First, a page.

- Scientists obtain animal stem cells that can be grown without serum, with the potential to dramatically reduce the production costs of cultivated meat.
Researchers from the University of Nottingham‘s School of Biosciences, in collaboration with the Universities of Cambridge, Exeter, Tokyo, and Meiji, have developed stem cell lines that can be grown under chemically defined conditions.
This breakthrough could make it possible to produce cultivated meat without serum, feeder cells, or antibiotics. Currently, most cultivated meat production relies on fetal bovine serum (FBS), which is expensive, of inconsistent quality, and has attracted ethical concerns.
The ability to cultivate cells in a chemical growth medium could greatly improve the consistency and safety of cultivated products, as well as dramatically cutting costs. For the purposes of the research, the scientists used cells taken from the embryos of livestock such as pigs, sheep, and cattle.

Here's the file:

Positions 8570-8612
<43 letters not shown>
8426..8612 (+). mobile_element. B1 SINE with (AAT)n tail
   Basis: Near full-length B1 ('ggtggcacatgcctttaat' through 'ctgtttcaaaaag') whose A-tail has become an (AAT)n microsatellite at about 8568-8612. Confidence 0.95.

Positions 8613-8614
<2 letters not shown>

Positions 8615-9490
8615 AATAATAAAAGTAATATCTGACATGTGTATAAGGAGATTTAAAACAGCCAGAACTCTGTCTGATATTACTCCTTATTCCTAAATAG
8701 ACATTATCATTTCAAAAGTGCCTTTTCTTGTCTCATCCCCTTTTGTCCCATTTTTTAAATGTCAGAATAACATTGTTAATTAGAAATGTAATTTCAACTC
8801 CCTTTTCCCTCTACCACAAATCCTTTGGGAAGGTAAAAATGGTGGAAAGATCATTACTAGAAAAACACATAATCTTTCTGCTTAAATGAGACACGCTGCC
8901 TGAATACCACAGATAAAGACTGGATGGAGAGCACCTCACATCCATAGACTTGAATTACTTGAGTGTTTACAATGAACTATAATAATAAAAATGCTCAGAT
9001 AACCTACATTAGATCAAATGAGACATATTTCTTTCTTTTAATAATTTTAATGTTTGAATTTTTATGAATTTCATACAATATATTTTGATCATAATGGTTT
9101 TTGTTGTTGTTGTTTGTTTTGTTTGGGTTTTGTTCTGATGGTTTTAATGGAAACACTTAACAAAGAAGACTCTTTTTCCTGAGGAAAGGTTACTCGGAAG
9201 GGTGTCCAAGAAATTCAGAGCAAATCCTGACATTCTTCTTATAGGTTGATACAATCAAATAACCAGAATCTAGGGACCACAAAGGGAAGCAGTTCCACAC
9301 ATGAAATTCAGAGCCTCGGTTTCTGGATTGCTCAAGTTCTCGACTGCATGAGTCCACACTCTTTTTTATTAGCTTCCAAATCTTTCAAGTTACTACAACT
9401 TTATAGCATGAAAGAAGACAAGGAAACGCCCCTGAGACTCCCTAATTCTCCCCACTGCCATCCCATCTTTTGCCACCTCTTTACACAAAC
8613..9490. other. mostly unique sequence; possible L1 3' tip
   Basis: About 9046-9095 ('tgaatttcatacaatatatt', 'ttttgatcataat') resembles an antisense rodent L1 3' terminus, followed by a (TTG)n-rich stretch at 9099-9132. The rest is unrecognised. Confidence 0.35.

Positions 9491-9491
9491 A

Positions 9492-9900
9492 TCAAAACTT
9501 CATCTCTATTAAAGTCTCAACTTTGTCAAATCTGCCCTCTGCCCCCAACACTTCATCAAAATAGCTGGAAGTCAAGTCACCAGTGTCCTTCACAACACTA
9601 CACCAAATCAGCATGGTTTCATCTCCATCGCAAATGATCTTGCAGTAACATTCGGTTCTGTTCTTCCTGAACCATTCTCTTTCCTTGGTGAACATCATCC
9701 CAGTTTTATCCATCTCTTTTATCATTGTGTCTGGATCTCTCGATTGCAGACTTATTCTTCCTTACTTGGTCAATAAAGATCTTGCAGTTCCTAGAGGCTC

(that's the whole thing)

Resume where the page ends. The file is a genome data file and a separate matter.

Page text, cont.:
Some cultivated meat companies have also been attempting to address the problem of eliminating fetal bovine serum. For example, Biftek has developed an animal-free growth medium that it plans to begin commercialising, while Mosa Meat has been able to slash its production costs by 88 times after developing an alternative to FBS.
“With a growing population to feed in a changing climate, finding reliable and sustainable food is vital,” said Professor Ramiro Alberio, who led the new research. “This research offers potential solutions that the food industry could use at scale.”